It took a while to get to sleep. I'm a side sleeper, so I turned onto my side. It was very comfortable. All of the sensors on the side of my face made for a lumpy pillow. I was also very self-conscious about the whole experience. I couldn't seem to get past the thought of people watching me sleep. But I then tried a few of the techniques I use at home when I'm restless, such as imagining the floorplan of my retirement home (it really works, don't ask me why), and I was soon in snooze land.
I awoke suddenly after what seemed only a few minutes. There was a digital clock on the far side of the room and it showed 1:11 a.m. More time had gone by than I thought. I had to use the bathroom. This was typical. I usually get up a couple of times during the night. I pressed the intercom button, and immediately heard the technician say she would be right there. I wondered why she answered so quickly but remembered the camera and figured they knew I was awake before I did. She opened the door and dimmed the lights to a level where I could see but they weren't obtrusive. She helped me get up, disconnected a few of the wires, then took the entire harness and placed it around my head by a strap. I was free then to use the bathroom. After, I pressed the intercom button, and she returned. Since I had stayed pretty much in one position, I decided to sleep on my other side, so she help me get into position. Apparently, I had knocked one of the sensors loose on my leg, and she made sure it was stuck in place. Then it was back to sleep.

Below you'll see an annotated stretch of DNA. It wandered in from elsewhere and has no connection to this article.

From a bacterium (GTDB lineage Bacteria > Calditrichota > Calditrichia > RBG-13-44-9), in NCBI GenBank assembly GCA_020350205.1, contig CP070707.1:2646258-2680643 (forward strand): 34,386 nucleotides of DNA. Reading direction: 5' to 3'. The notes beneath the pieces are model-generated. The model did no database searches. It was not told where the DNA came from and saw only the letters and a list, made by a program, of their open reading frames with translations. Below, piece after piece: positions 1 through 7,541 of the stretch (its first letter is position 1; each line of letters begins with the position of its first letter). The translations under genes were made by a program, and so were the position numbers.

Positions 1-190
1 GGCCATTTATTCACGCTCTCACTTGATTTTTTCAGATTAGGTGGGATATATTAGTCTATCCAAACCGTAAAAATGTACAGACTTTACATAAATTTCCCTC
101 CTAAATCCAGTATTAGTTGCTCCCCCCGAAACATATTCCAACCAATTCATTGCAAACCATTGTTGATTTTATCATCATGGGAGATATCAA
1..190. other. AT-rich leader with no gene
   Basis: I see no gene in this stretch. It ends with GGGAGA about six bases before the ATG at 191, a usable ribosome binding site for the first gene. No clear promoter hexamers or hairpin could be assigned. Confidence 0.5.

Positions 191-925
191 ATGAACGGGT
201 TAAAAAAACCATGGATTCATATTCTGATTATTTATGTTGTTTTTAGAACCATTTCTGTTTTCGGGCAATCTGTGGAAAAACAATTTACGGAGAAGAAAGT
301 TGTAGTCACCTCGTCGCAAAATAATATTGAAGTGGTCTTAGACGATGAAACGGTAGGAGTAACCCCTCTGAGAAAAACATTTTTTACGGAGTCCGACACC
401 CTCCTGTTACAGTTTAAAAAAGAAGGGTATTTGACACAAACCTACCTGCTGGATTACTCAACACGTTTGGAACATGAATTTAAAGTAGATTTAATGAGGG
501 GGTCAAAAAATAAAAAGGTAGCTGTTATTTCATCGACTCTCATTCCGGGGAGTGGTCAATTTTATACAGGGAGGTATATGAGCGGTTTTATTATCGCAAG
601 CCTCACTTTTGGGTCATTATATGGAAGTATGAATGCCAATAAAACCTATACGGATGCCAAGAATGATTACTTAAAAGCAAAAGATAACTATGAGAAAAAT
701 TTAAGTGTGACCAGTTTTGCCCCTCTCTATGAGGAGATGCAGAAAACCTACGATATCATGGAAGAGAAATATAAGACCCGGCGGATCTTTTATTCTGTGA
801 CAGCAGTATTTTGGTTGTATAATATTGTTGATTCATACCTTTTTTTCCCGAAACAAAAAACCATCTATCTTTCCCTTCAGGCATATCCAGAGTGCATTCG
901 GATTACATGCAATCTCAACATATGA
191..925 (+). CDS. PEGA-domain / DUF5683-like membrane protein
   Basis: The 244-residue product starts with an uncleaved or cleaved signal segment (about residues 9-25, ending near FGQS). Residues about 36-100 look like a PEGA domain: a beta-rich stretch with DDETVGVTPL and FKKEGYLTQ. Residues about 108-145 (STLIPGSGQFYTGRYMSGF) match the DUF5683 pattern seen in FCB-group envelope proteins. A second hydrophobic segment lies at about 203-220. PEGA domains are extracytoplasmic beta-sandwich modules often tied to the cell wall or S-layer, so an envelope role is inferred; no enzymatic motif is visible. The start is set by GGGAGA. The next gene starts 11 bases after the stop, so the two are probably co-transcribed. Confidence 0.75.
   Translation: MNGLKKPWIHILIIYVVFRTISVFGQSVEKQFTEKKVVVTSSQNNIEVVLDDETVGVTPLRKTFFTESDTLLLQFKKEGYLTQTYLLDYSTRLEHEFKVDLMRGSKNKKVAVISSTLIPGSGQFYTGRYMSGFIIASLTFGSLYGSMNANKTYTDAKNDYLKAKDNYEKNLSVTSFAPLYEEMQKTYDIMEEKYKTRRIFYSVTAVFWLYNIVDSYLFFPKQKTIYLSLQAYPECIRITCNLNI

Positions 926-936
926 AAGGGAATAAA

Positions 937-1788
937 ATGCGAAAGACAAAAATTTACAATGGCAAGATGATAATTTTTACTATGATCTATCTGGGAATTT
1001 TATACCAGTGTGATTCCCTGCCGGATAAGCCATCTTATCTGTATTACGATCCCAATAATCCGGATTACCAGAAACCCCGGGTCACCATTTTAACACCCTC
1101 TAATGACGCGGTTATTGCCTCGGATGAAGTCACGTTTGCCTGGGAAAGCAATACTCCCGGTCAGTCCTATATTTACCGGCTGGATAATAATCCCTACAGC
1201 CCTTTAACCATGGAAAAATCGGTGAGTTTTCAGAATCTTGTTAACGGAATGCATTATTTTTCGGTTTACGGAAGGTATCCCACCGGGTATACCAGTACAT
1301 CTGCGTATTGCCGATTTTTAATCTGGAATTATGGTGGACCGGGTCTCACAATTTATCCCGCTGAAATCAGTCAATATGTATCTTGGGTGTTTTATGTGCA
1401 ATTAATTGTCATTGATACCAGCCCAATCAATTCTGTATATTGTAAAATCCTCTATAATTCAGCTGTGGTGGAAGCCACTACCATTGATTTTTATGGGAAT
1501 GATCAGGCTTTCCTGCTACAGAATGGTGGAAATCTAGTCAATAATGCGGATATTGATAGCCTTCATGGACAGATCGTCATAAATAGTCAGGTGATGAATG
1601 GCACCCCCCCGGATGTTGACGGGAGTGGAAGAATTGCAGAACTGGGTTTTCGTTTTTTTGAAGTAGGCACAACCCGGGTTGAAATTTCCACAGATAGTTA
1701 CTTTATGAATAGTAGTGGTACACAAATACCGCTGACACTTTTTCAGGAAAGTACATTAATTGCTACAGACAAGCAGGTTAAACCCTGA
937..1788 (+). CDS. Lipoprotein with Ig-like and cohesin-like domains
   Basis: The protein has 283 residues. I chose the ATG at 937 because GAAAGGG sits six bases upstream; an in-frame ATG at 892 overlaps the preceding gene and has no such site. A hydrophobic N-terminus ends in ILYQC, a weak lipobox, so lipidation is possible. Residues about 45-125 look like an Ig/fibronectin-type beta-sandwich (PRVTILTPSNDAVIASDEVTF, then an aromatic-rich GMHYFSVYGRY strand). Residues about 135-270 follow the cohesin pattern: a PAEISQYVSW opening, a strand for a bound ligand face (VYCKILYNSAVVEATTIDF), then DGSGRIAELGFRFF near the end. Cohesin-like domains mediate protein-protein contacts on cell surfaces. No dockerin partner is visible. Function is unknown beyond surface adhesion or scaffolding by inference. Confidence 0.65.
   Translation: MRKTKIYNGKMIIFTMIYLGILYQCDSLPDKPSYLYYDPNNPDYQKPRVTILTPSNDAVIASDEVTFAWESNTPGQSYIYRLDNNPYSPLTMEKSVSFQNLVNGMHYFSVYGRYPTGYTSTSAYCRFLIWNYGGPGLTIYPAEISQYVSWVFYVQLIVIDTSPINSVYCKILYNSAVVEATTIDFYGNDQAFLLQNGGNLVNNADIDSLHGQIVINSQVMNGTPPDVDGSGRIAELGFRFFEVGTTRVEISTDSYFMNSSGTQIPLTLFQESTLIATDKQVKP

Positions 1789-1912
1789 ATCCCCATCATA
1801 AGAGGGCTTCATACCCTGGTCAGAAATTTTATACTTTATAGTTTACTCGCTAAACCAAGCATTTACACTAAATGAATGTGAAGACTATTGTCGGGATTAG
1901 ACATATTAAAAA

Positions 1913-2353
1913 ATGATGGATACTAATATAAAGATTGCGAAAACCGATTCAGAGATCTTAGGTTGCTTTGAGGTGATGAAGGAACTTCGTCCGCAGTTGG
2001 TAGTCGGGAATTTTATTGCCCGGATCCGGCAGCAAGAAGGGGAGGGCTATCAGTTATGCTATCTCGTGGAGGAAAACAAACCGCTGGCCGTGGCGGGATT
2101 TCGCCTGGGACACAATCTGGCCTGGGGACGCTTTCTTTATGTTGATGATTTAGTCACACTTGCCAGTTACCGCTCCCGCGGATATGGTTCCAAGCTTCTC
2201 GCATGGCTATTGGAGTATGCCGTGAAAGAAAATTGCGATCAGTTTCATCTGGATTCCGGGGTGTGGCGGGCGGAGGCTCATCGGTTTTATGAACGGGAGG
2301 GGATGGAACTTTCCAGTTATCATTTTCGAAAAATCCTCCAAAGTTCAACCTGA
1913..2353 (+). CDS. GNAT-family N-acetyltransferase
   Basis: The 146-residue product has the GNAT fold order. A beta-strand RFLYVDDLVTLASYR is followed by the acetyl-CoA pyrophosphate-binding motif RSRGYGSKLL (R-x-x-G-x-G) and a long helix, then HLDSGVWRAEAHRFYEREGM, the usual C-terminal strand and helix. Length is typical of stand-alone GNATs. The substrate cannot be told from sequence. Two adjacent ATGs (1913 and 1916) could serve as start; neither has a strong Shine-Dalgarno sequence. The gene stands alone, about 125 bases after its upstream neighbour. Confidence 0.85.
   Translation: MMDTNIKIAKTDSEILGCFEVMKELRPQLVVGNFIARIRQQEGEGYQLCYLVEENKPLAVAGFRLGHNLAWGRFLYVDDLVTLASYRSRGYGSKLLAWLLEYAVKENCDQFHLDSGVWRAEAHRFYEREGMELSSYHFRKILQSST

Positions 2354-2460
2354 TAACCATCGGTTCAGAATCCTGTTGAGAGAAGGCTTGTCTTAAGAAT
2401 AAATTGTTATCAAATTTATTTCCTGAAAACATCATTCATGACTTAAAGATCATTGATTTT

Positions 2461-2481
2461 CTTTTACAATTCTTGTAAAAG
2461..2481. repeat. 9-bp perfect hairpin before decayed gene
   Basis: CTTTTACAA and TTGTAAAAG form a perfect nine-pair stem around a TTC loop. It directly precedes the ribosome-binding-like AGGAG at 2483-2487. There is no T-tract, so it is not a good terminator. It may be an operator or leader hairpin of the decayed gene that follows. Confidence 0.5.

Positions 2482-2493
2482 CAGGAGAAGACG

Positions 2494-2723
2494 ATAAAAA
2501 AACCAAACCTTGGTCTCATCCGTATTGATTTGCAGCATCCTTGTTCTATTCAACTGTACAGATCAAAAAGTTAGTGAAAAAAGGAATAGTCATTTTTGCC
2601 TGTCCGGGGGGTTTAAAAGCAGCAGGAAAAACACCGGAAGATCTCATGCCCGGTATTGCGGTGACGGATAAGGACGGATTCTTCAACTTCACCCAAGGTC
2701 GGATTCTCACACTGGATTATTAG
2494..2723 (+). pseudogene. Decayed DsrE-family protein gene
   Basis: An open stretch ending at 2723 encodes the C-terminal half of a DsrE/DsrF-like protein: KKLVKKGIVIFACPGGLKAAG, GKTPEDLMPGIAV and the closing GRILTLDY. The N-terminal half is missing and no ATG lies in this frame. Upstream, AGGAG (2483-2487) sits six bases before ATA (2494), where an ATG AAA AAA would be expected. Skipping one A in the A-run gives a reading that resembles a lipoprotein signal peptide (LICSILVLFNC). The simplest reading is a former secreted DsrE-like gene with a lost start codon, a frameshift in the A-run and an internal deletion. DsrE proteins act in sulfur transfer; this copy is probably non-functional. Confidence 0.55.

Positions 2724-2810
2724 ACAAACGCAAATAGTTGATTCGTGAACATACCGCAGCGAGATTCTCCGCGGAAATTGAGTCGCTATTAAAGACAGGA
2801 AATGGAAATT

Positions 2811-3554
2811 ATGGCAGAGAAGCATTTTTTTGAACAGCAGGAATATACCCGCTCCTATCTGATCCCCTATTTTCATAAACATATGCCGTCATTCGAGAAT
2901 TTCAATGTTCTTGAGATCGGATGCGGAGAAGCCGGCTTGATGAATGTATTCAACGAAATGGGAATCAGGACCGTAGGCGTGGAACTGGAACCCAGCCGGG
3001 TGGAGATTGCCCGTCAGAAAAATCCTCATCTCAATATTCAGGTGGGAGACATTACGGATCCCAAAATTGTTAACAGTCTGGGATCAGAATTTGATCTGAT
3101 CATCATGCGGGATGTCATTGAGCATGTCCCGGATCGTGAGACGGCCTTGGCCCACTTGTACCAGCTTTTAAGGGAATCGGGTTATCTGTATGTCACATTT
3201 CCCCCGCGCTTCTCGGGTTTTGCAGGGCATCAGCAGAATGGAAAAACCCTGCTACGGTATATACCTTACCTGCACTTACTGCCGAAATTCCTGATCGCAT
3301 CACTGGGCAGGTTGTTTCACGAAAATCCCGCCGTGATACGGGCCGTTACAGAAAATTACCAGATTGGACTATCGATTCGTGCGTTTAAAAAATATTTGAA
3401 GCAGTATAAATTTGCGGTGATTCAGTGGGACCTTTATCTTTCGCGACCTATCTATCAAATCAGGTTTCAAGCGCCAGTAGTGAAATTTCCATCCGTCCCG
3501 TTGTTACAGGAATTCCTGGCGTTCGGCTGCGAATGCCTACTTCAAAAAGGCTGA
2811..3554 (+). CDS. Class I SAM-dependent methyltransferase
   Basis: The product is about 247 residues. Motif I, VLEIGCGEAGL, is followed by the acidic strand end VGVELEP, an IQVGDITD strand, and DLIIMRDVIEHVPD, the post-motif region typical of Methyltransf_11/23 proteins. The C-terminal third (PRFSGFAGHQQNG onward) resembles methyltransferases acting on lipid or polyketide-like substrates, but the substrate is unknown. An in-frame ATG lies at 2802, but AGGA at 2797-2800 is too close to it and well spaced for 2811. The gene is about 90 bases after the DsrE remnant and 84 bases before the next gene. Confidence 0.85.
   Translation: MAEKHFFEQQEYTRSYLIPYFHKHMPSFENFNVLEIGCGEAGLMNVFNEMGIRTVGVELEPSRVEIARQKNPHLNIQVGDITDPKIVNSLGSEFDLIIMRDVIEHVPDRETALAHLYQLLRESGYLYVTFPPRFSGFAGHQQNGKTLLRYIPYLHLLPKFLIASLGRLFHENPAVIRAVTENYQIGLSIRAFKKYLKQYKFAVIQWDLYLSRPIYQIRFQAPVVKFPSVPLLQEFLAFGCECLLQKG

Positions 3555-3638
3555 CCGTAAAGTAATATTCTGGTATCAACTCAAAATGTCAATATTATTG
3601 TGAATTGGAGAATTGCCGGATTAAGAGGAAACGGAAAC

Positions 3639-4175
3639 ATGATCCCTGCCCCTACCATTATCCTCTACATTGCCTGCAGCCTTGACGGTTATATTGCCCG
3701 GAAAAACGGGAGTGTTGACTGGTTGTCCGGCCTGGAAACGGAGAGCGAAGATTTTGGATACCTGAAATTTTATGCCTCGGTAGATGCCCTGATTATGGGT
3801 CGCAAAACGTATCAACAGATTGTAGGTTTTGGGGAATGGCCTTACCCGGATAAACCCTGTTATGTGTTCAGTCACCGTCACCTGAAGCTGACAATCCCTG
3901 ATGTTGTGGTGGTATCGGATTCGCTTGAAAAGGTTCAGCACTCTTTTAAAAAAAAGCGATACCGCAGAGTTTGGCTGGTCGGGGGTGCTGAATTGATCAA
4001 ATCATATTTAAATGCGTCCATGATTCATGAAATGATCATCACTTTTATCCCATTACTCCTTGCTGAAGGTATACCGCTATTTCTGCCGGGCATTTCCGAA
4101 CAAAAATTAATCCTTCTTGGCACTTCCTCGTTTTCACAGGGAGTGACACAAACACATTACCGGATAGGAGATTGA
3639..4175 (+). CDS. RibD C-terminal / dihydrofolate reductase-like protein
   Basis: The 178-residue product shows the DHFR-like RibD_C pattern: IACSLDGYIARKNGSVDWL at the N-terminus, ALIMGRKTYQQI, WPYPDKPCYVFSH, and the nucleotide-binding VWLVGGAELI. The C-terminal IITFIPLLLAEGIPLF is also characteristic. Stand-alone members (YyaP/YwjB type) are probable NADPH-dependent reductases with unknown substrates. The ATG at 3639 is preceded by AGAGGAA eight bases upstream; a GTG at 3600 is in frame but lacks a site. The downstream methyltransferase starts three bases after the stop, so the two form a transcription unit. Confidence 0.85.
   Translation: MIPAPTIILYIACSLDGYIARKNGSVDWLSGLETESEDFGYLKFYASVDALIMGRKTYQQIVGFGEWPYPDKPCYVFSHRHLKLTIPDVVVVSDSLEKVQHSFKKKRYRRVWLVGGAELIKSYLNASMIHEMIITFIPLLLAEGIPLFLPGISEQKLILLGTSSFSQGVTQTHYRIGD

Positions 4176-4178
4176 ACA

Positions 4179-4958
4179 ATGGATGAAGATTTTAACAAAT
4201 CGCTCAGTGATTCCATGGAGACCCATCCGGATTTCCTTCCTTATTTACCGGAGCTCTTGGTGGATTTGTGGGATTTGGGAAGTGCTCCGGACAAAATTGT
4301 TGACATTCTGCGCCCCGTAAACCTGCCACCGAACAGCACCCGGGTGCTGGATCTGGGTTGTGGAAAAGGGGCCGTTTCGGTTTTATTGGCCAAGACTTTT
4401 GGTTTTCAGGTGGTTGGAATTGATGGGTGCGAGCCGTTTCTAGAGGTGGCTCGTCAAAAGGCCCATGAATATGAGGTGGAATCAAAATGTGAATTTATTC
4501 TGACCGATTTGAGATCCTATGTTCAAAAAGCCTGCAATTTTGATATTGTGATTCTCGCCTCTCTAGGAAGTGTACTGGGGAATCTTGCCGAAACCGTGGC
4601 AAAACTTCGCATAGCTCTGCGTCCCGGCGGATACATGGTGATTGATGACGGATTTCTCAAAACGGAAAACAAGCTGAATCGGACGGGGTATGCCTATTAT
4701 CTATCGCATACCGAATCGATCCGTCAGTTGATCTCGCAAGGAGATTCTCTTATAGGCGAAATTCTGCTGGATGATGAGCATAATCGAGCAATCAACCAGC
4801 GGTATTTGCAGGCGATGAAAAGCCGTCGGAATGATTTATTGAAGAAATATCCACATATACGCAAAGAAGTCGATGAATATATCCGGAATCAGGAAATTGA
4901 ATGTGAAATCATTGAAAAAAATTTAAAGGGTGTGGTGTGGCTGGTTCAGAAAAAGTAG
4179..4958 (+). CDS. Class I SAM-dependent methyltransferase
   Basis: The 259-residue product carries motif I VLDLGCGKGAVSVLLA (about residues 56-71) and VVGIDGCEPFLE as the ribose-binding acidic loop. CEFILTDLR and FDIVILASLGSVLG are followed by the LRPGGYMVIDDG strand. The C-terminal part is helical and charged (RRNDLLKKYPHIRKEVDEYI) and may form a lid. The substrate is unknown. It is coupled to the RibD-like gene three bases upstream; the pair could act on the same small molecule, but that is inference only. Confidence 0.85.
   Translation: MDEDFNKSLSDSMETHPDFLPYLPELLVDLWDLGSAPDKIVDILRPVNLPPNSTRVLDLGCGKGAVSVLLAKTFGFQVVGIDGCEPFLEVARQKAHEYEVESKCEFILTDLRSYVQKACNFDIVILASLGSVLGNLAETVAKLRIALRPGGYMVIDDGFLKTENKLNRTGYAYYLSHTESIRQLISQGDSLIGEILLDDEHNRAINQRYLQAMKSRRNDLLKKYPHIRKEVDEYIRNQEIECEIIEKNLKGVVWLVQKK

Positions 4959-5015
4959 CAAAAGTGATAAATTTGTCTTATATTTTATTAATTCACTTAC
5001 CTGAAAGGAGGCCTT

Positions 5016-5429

This time, it took me a lot longer to fall back to sleep. There had been too long of an interruption between when I woke up and when I was able to lay back down, and I was wide awake, though still tired. Again, I tried thinking about the things that normally put me to sleep, and I started to drift off. However, I had one of those weird moments when I felt like I was falling and I woke up suddenly, my whole body jumping. I got my bearings, and closed my eyes again. I wondered how that looked on the sensors! I was soon asleep again. I woke up one more time, at around 4 a.m. I rolled over and was soon asleep again. Then the light went on. It was 5:30, and it was time to get up. The technician said to move into the chair when I was ready and she began to disconnect the wires. This was not so easy. I'm a pretty hairy guy, so removing the sensors was a lot like removing a band-aid, and I'm sure ripping them off took some hair with them.
I was ready to go within 20 minutes, and that was it. I was free to leave. I walked outside to the cold morning air. It was still dark. I was really hungry. I looked for a fast food place to drive thru to get something on my stomach, then I drove to my parent's place in Bowie to shower and get ready for work.